Big Data: Google’s #1 Weapon against Web Spam

The search engine giant is using big data to combat the growing threat of web spam

September 9, 2017
53 Shares 885 Views

Larry Page and Sergey Brin started Google in 1998. They were pioneers in big data before it was even a thing. Google’s algorithms have changed over the years, but big data has always played a key role. Today, the search engine giant is using big data to combat the growing threat of web spam.

Evolution of Google’s Application of Big Data

In the late 20th Century, most search engines determined rankings by keyword density and paid endorsements. The quality of search engine results was very poor. Brin and Page invented the pagerank algorithm in 1998 to provide higher quality search results for their users. SEO by the Sea has a very insightful article on the role big data plays in Google’s search algorithms. The post is now a few years old, but the results are still very applicable.

The new pagerank algorithm evaluated chains of hyperlinks from other websites to determine client rankings. The new algorithm crawled indexable pages across the Internet, which required some of the most sophisticated big data tools of the time.

The new model was a drastic improvement over search engines that relied solely on keyword density, which helped make Google the most popular search engine in the world. However, it created a new problem – link spam.

A specific group of spammers known as “black hat SEOs” caught on to the new changes. With previous search engines, their strategy to boost rankings was to fill their webpages with the keywords they wanted to target. When they started trying to rank in Google, they would generate spammy links from lots of different web pages across the Internet. They use Hadoop based tools to extract data on hundreds of millions of websites and use them to assign website rankings in near real-time.

Matt Cutts, the head of the web spam team at Google, has pledged to find new ways to fight spam. He stated that the company would manually penalize sites that were caught selling links and violating other content guidelines. They also updated their algorithms to identify websites that had a lot of unnatural link structures. Those sites are regularly penalized to discourage spam.

Moz provides a detailed overview of the algorithms they use to fight spam.

“[Google engineers] laud their ability to quickly roll out new spam data as they receive it so that within minutes of new spam being created, they can identify it. What does this say about what we do? Think about the recent hit on link networks. Google can quickly discover and identify spam, and as of the Penguin update, they can roll it out globally in a hurry. And in case you didn’t think I was on to something here, the next spam fighting method says it all.”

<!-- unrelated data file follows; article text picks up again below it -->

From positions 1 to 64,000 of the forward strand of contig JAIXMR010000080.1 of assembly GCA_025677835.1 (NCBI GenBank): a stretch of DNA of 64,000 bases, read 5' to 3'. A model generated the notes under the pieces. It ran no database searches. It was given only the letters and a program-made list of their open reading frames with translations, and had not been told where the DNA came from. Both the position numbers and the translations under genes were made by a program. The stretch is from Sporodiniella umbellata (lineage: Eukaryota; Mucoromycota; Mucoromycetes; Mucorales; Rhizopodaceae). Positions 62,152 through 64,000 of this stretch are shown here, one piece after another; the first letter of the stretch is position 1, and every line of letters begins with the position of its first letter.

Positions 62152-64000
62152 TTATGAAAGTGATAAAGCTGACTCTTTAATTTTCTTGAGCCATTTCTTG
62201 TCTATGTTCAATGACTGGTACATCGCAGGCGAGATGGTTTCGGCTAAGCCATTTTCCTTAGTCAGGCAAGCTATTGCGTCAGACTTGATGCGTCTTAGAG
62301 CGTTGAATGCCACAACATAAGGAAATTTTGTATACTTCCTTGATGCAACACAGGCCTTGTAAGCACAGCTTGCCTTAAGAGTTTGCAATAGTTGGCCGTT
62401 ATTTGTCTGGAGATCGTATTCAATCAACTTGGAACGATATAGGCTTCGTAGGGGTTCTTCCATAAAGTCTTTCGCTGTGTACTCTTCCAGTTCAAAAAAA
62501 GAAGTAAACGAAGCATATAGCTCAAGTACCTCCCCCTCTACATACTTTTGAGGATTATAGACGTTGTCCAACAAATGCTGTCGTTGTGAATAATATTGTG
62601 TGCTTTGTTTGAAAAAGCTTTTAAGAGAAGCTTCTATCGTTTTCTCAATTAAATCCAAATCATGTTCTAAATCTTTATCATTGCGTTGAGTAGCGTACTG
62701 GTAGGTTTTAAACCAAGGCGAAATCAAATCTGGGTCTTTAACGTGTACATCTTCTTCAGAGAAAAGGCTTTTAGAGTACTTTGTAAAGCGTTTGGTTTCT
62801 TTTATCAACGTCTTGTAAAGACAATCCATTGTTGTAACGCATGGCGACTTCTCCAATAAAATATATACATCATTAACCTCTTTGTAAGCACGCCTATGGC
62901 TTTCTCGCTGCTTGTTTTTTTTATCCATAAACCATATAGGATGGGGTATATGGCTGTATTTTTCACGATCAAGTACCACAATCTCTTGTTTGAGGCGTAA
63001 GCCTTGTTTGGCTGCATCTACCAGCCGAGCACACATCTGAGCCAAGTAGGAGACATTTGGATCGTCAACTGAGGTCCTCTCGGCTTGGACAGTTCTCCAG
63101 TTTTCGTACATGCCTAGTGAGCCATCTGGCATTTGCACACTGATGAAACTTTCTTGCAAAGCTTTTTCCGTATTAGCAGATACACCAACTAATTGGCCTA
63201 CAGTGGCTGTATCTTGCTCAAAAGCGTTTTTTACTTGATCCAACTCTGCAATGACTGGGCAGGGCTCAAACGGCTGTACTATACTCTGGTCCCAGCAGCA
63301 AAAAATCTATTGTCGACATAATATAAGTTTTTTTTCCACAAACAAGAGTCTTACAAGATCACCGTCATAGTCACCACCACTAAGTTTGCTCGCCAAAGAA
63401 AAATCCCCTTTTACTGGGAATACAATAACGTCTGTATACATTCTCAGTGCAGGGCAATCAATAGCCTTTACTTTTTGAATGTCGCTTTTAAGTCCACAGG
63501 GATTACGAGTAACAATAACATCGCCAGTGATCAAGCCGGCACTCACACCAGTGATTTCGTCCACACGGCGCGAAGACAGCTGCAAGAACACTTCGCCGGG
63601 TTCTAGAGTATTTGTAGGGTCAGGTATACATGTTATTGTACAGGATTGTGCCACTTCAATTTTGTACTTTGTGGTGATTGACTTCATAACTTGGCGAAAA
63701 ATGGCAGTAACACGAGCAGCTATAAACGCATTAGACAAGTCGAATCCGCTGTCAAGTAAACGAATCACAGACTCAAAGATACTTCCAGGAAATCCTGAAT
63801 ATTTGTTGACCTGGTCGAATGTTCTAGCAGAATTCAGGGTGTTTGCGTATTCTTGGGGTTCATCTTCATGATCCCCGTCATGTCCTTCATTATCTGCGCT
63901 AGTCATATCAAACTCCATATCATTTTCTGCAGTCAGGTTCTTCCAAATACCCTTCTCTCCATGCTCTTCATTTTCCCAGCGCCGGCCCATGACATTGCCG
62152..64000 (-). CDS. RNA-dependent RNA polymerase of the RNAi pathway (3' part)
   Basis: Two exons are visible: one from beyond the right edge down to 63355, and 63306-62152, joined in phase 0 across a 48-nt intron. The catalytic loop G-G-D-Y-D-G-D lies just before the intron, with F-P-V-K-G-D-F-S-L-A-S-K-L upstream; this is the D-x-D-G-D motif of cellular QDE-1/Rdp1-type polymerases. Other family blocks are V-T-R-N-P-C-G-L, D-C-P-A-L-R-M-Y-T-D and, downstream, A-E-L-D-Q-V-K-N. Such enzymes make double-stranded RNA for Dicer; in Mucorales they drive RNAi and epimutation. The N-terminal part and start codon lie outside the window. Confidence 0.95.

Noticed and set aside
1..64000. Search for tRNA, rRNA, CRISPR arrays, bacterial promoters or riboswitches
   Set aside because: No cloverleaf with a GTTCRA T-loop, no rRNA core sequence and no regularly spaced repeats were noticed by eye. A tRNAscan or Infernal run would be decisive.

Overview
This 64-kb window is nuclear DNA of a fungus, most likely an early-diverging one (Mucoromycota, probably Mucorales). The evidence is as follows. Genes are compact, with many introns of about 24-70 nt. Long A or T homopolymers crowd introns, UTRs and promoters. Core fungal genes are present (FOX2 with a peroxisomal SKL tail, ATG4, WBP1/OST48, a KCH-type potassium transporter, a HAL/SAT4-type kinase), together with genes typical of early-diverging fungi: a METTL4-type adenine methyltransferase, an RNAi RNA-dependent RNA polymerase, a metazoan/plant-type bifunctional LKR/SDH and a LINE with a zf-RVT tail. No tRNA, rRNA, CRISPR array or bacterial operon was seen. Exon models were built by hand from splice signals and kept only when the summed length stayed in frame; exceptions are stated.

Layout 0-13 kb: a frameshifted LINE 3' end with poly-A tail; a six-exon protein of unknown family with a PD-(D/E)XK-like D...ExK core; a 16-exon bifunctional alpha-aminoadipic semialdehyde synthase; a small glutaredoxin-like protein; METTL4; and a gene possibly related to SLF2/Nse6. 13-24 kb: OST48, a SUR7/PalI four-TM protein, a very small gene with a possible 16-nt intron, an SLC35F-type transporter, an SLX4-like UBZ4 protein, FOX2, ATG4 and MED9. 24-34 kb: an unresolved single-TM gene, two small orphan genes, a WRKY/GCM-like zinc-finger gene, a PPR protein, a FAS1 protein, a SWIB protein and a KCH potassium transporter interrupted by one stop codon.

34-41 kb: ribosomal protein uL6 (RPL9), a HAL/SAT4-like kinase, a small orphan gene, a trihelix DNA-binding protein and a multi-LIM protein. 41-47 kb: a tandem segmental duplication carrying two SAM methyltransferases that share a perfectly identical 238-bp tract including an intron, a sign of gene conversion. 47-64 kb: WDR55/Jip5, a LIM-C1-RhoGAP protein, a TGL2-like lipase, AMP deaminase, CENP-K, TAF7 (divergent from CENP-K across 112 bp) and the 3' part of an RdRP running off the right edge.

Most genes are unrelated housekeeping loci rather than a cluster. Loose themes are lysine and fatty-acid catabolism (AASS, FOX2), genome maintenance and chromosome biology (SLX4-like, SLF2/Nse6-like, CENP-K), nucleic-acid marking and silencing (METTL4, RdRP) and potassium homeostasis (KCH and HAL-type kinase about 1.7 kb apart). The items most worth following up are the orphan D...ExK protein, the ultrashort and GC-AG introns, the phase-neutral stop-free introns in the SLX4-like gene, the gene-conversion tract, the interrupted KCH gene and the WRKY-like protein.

Most big data systems require servers to assimilate data from numerous sources. Google is no exception. They aggregate web spam data from their own search bots and from user reports. Matt Cutts has said that a lot of their data on web spam comes from reports from users, which they urge more people to file.

“There are several ways that we intend to use the data. Our current algorithm detected the paid links above just fine, but these outside reports are a great way to measure (and then improve) the precision and recall of our existing algorithms on independent data. Next, the reports help build datasets for future algorithms. So the data help us build the next generation of algorithms to improve quality. It also lets us work on new tools and techniques to improve how we detect paid links. Finally, we can investigate and take direct action on many reports that we receive,” Cutts writes.

SEO Reseller states that this is changing the future of search engine optimization. Brands must understand that it will be more difficult to game Google’s algorithms, which means they must look for white hat optimization strategies.

New Big Data Solutions Will Help Google Eliminate More Web Spam

Targeting spam links is one of the biggest challenges Matt Cutts and his colleagues face at Google. Despite the growing prevalence of web spam, they have made significant progress in recent years, because they have used some of the most sophisticated big data tools in the world.

They will have an easier time as new Hadoop based algorithms help them identify web spam and penalize sites accordingly.